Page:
Machines have gradually become as intelligent as human beings. This can be vouched by the fact that it is possible in current times to know how your cargo is moving towards its destination or whether the ATM machine requires a refill, or an RO system at home requires servicing or at what pace we are consuming different types of energies on earth every day.
In the recent past, we have witnessed that digital space has undergone major transformation and there will be a continuous evolution in the field. Internet of Things (IoT) is perhaps the latest entrant in the digital space. Machine-to-machine (M2M) technology has made it possible for wired and wireless systems to interact without requiring any manual involvement.
Internet of Things (IoT) is a seamless connected network of embedded objects/devices, with identifiers, in which M2M communication without any human intervention is possible using standard and interoperable communication protocols.
With the advent of the IoT, the number of connected sensors soon will reach trillions, working with billions of intelligent systems involving innumerous applications will drive new consumer and business behaviour. The Indian government is majorly focusing in this emerging area under its digital India programme. One of the top most initiatives, the Digital India programme, which aims at ‘transforming India into digital empowered society and knowledge economy’, is to provide the required impetus for development of the IoT industry ecosystem in the country.
Among other things, IoT can help automate solutions to problems faced by various industries like agriculture, health services, energy, security and disaster management, among others, through remotely connected devices. IoT offers avenues for telecom operators and system integrators to significantly boost their revenues and this has resulted in their taking lead in adoption of IoT applications and services being offered by the technology. Apart from direct IoT applications, the IT industry also has an opportunity to provide services, analytics and applications related to IoT.
Internet of Things involves three distinct stages:
The sensors which collect data (including identification and addressing the sensor/device).
Application which collects and analyzes this data for further consolidation.
Decision making and the transmission of data to the decision-making server.
Analytical engines and Big Data may be used for the decision making process. Several countries like the US, South Korea, and China, among others, have taken lead in their preparedness for taking advantage for IoT.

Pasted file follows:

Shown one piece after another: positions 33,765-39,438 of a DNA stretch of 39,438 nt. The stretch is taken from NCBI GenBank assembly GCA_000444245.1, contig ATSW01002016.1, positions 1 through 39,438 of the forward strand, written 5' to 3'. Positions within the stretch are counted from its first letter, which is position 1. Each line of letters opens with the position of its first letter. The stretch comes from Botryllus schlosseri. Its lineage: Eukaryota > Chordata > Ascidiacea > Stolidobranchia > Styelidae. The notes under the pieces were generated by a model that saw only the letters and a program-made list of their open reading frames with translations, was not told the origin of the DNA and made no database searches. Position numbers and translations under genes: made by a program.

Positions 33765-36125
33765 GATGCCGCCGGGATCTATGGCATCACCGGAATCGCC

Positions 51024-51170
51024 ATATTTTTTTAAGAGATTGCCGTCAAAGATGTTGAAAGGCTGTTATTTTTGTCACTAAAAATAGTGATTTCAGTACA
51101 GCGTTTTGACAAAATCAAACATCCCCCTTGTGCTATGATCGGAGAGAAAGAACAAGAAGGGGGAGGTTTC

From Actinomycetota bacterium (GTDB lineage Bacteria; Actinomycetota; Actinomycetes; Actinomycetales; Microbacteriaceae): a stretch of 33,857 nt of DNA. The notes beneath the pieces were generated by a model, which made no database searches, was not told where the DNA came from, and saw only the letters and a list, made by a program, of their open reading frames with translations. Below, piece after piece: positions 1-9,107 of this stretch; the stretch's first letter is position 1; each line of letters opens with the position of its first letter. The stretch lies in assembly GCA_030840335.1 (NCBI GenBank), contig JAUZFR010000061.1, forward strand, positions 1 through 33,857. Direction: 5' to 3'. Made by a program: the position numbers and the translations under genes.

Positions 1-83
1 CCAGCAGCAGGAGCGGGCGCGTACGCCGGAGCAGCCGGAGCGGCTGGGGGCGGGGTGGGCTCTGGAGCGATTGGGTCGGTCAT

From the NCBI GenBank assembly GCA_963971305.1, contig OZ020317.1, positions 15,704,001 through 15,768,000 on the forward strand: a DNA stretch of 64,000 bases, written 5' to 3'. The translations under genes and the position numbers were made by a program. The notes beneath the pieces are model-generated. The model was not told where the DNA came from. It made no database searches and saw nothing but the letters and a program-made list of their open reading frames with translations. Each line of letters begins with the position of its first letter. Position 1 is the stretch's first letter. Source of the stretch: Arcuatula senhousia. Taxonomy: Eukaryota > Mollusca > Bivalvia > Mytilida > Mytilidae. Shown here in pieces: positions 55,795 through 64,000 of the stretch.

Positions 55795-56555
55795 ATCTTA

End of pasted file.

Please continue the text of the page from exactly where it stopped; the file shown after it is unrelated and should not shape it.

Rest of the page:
As per estimates, the Indian IoT industry is expected be worth $15 billion, and to connect 28 billion devices to the Internet by 2020. Wireless networks in India are currently making leaps and bounds in their development. As a result, a debate on machine to machine communication is gathering pace. Today, when connectivity is stronger than ever and we incorporate computers into our everyday lives, the IoT ecosystem comes into the dialogue.
Each gateway can be equipped with communication sensors enabled with a selection of networking options including Wi-Fi, ZigBee, 3G and Bluetooth. Many of the gateways come with Intelligent Platform Management Interface (IPMI), which makes remote management and maintenance of devices easier.
Having identified the potential of IoT, the Government of India is also focusing on the area. As part of the Digital India programme launch, Prime Minister Narendra Modi recently announced the launch of the Centre of Excellence (CoE) for IoT in Bengaluru, for enabling rapid adoption of IoT technology and fostering a new growth strategy.
With seed fund from the government, a joint venture by National Association of Software and Services Companies (Nasscom), Department of Electronics and Information Technology (DEITY) and Education and Research Network (ERNET), the CoE will be run on a Public Private Partnership (PPP) model.
The government plans to harness the potential of IoT for addressing issues like transport system, parking, electricity, waste management, water management and women’s safety to create smart cities. It has also realised that IoT can help automate solutions to problems faced by various industries, like agriculture, health services, energy, security and disaster management, among others, through remotely connected devices.
According to the government’s Draft Policy on Internet of Things 2015, the number of Internet-connected devices (12.5 billion) surpassed the number of human beings (seven billion) on the planet in 2011, and by 2020, internet-connected devices are expected to number between 26 billion and 50 billion, globally. Therefore to leverage India’s strength as a leader in the global service industry, through suitable promotion and supportive mechanisms, the draft IoT policy has been formulated to create IoT ecosystem in the country.
After learning from a report by Machine Research, a provider of strategic market intelligence on the Internet of Things, that by 2025, IoT will generate over two zetta bytes of data, mostly generated by consumer electronics devices, the government’s moves become laudable. This is now the time to see how IoT will drive new intelligent industry and how the consumer behaviour takes shape. It is apparent that there will soon be high demand for intelligent industry solutions and several companies in the future are set to take full advantage of the IoT.